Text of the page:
Can the Chiefs?

We saw Bowe make plenty of plays down the field last year, but most of the time he was fighting for the ball against a defensive back he had gained little separation from. What the Chiefs need is someone who strikes fear into defensive coordinators on every snap and makes defensive backs surrender cushions at the line of scrimmage, lest they be burned.

Without a long-ball threat to keep opposing safeties deep in the secondary, Larry Johnson will continue to see the stacked boxes that shut down KC's running game a year ago, especially with a young quarterback under center.

It would be foolish at this point, however, to say the Chiefs don't have that deep threat on the roster. Price seemed to indicate his group of receivers was not devoid of game-breaking speed, mentioning Webb (who ran a 4.4 40-yard dashing coming out of college) and Darling specifically.

And we know Herm Edwards values a receiver who can get open for a big gain. Both Santana Moss and Laveranues Coles thrived in New York despite the fact the Jets were a run-first team.

But would anyone really object if the Chiefs drafted someone with blazing speed this April? Even if that receiver wasn't a giant, he'd still have a big impact on an offense that completed only two passes over 40 yards through all of 2007.

Chiefs wide receivers coach Eric Price on...


Dwayne is an exceptional talent, obviously. He really uses his body well. He's a big-bodied receiver with good, soft hands that's kind of a go-to guy who's going to come down with the ball, especially in the red zone. I've seen him go up and make the tough catches, jump up and fight for the football and come down with it.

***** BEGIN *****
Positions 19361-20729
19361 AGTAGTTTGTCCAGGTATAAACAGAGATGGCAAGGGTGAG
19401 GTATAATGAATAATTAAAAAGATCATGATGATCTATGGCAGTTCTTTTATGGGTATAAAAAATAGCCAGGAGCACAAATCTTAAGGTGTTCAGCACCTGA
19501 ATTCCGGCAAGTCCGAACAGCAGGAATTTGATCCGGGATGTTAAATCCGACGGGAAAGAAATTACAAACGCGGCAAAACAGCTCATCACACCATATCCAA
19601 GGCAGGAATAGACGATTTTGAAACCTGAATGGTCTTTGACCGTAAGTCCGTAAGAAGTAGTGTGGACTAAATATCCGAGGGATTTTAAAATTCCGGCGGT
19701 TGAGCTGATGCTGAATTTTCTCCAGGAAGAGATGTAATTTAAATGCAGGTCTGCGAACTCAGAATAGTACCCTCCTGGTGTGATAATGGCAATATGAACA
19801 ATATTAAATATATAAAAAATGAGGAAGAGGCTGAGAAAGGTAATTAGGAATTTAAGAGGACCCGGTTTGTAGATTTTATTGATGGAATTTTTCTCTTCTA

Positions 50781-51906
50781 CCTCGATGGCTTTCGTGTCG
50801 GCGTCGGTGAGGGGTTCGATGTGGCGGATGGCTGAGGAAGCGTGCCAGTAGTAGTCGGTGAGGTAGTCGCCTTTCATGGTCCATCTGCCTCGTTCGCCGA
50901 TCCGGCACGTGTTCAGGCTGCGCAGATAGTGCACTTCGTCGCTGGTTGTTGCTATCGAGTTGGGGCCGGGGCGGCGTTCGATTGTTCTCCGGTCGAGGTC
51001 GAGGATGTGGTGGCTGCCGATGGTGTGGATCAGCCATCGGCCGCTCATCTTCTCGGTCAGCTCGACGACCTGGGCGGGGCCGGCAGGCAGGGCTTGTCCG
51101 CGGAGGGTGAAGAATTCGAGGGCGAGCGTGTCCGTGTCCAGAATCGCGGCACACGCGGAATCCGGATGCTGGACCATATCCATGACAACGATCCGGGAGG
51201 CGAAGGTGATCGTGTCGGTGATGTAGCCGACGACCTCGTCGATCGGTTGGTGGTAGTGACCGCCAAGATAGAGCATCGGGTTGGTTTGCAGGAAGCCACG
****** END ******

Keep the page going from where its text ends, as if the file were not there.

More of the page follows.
He's a really special talent and a great kid. He wants to improve his game, get back in here and work hard and improve some of the areas he feels he needs to. He's excited about the season and learning the new offense, so he's going to be a pleasure to coach.


Sippio, I haven't seen as much of, but I watched some practice tape. He's just a real big-bodied kid, again, who has great hands. He can catch the ball well in traffic. He's physical and has tons of potential.


I've watched a lot of Jeff Webb from last season. He's got some talent. He's got good speed and is a big kid who can catch the ball. He finally got some good experience last year and made some catches, so basically his experience from last year will hopefully help him throughout camp and this next season, to become a better receiver.

He's been up here at Arrowhead a bunch of times this offseason and I've had some good meetings with Jeff. He's trying to learn the offense. I look for a lot of improvement from Jeff.


He brings some speed to the group. He's got a nice burst, and he's another big kid with good hands who runs routes fundamentally sound. He's kind of looking for his shot, too, along with the other guys in our group – looking for a shot to be an every down guy. He'll bring some good competition with the other guys. Top Stories